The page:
Back in February, Trump threatened the EU with auto tariffs that would cause disproportionate harm to German manufacturing. The administration, was at that point, preoccupied with Chinese trade negotiations, and it was suggested that the President wouldn’t wish to open another front until talks with China were concluded ahead of the autumn election season. This morning, those suppositions appear to be wrong in every conceivable way. Overnight, Trump made a new threat against neighbouring Mexico. According to Bloomberg, the US will impose 5.0% tariffs on all Mexican goods, starting June 10th, and increase to 25% by Oct 1st. On Twitter, Donald Trump said the duties would be in effect ‘until such time as illegal migrants coming through Mexico, and into our Country, STOP.’ This brings into question the theory that the US administration has a timetable for resolution.
Bottom line: This new point of tension has unsurprisingly stoked risk-off sentiment and taken the US Dollar to new trade-weighted highs. This could be more posturing so it might not be a good time to count our chickens yet. With that said, the data calendar is quiet today so a long-Dollar stance may persist into next week.
Just at a time where Donald Trump looks to increase the number of trade war fronts in play, fundamental risks are mounting that could shape the immediate path of the US Dollar. Before the Mexico news, Federal Reserve vice chair Richard Clarida commented that the US central bank is prepared to cut rates if it sees an emergence of downside risks to the US economy. What we’re seeing is Trump simultaneously praising the strength of the economy, while single-handedly adopting policies that will trigger pessimism on growth. With inflation subdued, today’s University of Michigan Consumer Sentiment figure will provide an insight into whether escalations have hit confidence levels, pulling the Dollar back from year-to-date highs.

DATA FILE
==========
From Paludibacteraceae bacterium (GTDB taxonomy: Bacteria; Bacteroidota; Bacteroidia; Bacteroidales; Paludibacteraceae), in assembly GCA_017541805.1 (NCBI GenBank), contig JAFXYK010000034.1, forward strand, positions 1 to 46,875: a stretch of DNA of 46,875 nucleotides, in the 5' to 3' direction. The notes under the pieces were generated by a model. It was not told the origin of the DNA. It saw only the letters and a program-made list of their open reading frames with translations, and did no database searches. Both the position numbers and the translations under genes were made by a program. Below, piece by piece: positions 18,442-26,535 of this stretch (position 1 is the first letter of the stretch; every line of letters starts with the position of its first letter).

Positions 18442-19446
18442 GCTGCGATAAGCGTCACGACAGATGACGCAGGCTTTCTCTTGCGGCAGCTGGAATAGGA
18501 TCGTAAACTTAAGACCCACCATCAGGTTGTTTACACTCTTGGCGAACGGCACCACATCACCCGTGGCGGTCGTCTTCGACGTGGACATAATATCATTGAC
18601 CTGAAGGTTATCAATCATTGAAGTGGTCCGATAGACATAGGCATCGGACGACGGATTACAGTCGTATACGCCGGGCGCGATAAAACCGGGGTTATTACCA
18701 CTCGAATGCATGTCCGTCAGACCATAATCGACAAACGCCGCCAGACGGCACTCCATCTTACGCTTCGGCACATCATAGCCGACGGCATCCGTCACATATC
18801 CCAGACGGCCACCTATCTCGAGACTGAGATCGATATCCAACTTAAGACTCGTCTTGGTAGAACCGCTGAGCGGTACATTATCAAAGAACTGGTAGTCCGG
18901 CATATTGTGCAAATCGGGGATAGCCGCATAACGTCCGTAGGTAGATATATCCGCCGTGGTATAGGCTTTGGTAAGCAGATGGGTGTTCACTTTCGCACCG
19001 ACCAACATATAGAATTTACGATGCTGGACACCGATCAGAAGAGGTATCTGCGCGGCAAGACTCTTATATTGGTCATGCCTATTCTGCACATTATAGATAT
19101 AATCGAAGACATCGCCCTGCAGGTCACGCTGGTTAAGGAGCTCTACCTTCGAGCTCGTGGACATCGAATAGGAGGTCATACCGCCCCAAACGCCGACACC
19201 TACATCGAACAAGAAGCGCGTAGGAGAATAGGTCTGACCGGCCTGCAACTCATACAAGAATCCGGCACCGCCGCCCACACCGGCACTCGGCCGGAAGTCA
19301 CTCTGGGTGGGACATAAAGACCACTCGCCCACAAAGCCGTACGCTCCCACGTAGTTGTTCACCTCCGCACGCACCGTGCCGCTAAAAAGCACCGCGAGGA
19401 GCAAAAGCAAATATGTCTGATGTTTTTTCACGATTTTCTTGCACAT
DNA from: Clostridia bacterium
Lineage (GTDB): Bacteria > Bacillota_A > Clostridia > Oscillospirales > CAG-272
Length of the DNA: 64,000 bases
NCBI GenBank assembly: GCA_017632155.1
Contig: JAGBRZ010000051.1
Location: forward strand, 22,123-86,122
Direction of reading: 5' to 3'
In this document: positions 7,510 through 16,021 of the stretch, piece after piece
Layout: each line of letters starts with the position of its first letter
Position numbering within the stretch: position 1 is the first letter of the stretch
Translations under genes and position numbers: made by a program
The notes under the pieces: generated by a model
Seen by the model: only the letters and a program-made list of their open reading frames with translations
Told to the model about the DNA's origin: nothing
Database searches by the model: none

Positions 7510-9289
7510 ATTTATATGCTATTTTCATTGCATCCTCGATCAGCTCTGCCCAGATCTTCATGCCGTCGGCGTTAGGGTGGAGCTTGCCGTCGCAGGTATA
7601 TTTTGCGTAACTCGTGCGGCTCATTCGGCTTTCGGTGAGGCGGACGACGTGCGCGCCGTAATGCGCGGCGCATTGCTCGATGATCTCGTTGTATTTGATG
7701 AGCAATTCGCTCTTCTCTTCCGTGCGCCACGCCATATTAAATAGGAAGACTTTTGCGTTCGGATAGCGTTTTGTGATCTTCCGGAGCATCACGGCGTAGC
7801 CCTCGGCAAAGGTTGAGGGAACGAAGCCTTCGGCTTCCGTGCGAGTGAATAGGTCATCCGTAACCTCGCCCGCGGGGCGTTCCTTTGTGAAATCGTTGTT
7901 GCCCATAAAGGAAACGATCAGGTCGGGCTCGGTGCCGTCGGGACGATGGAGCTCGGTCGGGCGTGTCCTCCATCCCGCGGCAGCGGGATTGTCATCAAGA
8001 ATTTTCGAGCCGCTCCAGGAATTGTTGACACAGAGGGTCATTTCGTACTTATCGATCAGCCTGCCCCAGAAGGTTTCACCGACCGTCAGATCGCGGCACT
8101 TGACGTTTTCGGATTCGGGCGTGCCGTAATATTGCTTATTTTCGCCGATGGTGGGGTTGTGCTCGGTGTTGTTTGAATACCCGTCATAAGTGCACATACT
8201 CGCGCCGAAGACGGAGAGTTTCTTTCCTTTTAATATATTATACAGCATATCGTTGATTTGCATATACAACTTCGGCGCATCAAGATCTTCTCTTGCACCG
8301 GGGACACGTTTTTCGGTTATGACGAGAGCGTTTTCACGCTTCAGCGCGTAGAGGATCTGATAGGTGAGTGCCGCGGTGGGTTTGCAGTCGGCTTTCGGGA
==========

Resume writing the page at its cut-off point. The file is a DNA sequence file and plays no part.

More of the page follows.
Bottom line: The initial knee-jerk reaction to buy the Dollar could be very short-term. As downside risks to the US economy mount, we may see a pullback in anticipation of a Fed rate cut next month.
The trade-weighted Pound index still has room to fall as it currently sits 1.5% off year-to-date lows. The UK must still resolve the Brexit impasse as well as find new political leadership, so further downward movement into the 1.25 region is plausible.
The pair appears to be sticking to its clear year-to-date downward channel as the peaks are getting ever closer to 1.11. Having found support just shy of 1.11 once again, unless fundamentals improve, we’re unlikely to see a notable move higher.
Following Sterling’s recent downward shift, the pair remains stagnant at its 1.13 support level moving no further than 80 ticks higher. The market expectation for GBP/EUR volatility is an annualised 5.0%, which indicates that divergence from the recent stationary trend seems unlikely.